Yes, in the days of the class of 1969, it was girls only, and was almost a relic of bygone days, with mixers (with boys’ prep schools) where an effort was still made to keep couples a certain distance apart. I was one of the early token Jews in a system where all visible human skin was the color of a bleached aspirin tablet. Read more on School Sex Scandals Among The Rich And Powerful…
Lady Gaga had to cancel some shows because she has Synovitis. Can you get that from wearing raw meat? Just checkin’. Actually, I know a little something about this. Synovitis, I mean. Not the wearing meat part; I much prefer to eat mine.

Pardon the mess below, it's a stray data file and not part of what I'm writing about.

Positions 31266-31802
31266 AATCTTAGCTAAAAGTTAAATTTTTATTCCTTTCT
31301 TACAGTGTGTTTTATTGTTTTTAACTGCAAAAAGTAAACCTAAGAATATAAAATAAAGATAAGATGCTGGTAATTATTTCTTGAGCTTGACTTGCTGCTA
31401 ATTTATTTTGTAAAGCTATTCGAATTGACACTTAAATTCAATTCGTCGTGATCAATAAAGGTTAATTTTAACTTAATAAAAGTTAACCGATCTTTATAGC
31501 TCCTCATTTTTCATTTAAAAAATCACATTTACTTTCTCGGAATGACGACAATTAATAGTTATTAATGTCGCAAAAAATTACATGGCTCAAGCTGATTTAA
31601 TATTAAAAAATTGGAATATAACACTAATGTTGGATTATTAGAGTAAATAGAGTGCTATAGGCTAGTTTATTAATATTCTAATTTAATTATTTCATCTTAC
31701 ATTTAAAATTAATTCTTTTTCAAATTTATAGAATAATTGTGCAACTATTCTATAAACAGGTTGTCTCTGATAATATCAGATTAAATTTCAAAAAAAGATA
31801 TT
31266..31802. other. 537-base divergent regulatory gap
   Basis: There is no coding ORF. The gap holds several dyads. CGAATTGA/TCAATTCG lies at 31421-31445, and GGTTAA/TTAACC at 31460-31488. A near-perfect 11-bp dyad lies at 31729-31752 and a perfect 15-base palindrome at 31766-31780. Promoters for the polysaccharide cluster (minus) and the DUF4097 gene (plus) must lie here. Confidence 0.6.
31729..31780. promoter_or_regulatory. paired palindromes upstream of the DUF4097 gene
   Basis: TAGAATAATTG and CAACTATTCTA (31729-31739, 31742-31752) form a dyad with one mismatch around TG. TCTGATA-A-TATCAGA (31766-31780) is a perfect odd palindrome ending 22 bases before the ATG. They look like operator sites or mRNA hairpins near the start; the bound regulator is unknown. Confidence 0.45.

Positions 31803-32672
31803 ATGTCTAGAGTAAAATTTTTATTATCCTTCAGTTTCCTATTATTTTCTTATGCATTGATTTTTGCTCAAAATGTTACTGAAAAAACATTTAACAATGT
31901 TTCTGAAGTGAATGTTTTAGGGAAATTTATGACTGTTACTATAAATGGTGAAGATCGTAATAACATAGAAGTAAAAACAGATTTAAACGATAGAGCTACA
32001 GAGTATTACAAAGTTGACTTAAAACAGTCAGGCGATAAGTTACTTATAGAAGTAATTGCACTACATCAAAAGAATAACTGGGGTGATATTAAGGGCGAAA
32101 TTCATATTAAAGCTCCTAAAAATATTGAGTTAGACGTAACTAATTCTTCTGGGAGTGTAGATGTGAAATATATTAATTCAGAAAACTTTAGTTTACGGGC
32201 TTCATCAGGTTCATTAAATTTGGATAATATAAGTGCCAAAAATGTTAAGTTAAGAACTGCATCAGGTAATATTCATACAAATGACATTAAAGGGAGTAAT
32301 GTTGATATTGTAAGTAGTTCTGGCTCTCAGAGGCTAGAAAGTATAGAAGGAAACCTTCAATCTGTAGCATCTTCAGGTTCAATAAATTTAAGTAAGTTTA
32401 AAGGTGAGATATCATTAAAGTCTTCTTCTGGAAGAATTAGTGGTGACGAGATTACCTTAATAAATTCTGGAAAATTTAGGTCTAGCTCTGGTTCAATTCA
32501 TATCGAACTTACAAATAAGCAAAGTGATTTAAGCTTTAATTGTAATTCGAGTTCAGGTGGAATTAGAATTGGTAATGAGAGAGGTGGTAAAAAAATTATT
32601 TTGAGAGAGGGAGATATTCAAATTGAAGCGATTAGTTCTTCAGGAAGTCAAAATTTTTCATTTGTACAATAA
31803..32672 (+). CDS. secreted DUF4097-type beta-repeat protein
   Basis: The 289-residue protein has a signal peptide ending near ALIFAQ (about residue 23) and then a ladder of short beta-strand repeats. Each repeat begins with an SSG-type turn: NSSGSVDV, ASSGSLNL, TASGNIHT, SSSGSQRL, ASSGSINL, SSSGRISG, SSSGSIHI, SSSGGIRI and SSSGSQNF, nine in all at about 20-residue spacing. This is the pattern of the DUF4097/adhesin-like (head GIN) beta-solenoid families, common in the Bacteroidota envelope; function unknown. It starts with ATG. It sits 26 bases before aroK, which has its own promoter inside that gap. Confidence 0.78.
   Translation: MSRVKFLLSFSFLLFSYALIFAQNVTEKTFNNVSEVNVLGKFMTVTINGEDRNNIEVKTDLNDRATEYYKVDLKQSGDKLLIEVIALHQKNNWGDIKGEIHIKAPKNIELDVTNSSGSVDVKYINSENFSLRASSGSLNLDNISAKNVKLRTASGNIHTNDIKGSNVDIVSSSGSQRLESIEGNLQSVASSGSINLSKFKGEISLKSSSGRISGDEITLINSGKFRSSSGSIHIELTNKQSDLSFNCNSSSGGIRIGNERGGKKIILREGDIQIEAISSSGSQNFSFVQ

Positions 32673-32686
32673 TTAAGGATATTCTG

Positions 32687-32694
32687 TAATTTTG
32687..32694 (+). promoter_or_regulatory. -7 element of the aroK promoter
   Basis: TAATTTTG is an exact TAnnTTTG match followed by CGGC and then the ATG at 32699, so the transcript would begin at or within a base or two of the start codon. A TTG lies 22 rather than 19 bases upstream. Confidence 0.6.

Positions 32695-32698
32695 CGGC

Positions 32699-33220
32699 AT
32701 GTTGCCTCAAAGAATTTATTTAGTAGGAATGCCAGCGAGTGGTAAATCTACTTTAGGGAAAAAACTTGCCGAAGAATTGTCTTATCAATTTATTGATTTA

Go back to me at 18. Yes, I know it was a long time ago. But there are some things you do not forget, like my first days in the emergency room at the ancient and venerated Massachusetts General Hospital. It had been open since 1811. I read the log; the first patient was a French sailor — ships could dock at the front door, then — with what was politely referred to as a “social disease.” It was a work-study job assigned to me as an undergraduate, allegedly pre-med, at the sprawling Boston University. They laughed when I said I was going to be a doctor. I took people’s wallets from their pockets, looking for identification and insurance cards and I was good at that nefarious profession. I loved the moments when it was quiet up front and I could sneak back to an operating or treatment room, stealing a generally useless tidbit of medical knowledge. Such tidbits seemed so precious then. I remember sneaking back to the cast room when a handsome, muscled, orthopedic surgeon was casting a leg. He was laughing at me, like everyone else. He told me to ask him questions. The lady with fake blond hair, whom he was casting, was laughing, too. “Go ahead, honey. Ask him questions.” I asked him, I guess she hurt her knee. “How do you know how high up and how low down to build the cast?” Above and below the injury. Knees were kind of a mess, but you always worried about the articulations above and below. The orthopedist was not particularly articulate. I started thinking that any idiot could be one, and medical school should not be that hard to get into. I thanked him and turned to leave when he hit me with something I have never forgotten. “Casts are easy. Broken bones are easy. The tough stuff is soft tissue. Nobody knows a damned thing about soft tissue injuries. They act like they do, but they don’t.” I repeated my thanks, and felt bad that I had to slip back to the front desk and the business of who people were and who paid for all this. Read more on Lady Gaga’s Synovitis…